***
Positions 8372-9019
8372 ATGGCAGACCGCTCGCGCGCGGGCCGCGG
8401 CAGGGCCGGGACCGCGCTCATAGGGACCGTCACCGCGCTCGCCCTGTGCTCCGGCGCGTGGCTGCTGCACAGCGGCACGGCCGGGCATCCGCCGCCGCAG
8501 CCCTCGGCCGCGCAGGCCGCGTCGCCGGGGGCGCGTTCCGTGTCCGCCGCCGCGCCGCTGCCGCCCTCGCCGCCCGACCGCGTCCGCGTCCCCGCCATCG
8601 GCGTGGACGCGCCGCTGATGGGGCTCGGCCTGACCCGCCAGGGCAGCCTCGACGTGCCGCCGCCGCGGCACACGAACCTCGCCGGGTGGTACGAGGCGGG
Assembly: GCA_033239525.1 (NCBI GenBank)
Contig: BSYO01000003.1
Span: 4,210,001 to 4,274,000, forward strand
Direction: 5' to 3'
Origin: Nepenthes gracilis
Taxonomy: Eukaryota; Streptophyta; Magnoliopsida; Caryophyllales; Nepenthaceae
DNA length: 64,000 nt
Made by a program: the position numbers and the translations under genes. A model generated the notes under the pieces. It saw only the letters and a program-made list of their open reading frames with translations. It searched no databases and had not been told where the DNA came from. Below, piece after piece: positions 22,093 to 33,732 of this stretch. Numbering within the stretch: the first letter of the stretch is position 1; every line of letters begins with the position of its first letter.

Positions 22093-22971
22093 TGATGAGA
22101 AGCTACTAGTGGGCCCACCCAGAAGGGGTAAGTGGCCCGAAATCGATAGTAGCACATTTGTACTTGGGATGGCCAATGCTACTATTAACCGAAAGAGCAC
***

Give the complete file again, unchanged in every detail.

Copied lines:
Positions 8372-9019
8372 ATGGCAGACCGCTCGCGCGCGGGCCGCGG
8401 CAGGGCCGGGACCGCGCTCATAGGGACCGTCACCGCGCTCGCCCTGTGCTCCGGCGCGTGGCTGCTGCACAGCGGCACGGCCGGGCATCCGCCGCCGCAG
8501 CCCTCGGCCGCGCAGGCCGCGTCGCCGGGGGCGCGTTCCGTGTCCGCCGCCGCGCCGCTGCCGCCCTCGCCGCCCGACCGCGTCCGCGTCCCCGCCATCG
8601 GCGTGGACGCGCCGCTGATGGGGCTCGGCCTGACCCGCCAGGGCAGCCTCGACGTGCCGCCGCCGCGGCACACGAACCTCGCCGGGTGGTACGAGGCGGG
Assembly: GCA_033239525.1 (NCBI GenBank)
Contig: BSYO01000003.1
Span: 4,210,001 to 4,274,000, forward strand
Direction: 5' to 3'
Origin: Nepenthes gracilis
Taxonomy: Eukaryota; Streptophyta; Magnoliopsida; Caryophyllales; Nepenthaceae
DNA length: 64,000 nt
Made by a program: the position numbers and the translations under genes. A model generated the notes under the pieces. It saw only the letters and a program-made list of their open reading frames with translations. It searched no databases and had not been told where the DNA came from. Below, piece after piece: positions 22,093 to 33,732 of this stretch. Numbering within the stretch: the first letter of the stretch is position 1; every line of letters begins with the position of its first letter.

Positions 22093-22971
22093 TGATGAGA
22101 AGCTACTAGTGGGCCCACCCAGAAGGGGTAAGTGGCCCGAAATCGATAGTAGCACATTTGTACTTGGGATGGCCAATGCTACTATTAACCGAAAGAGCAC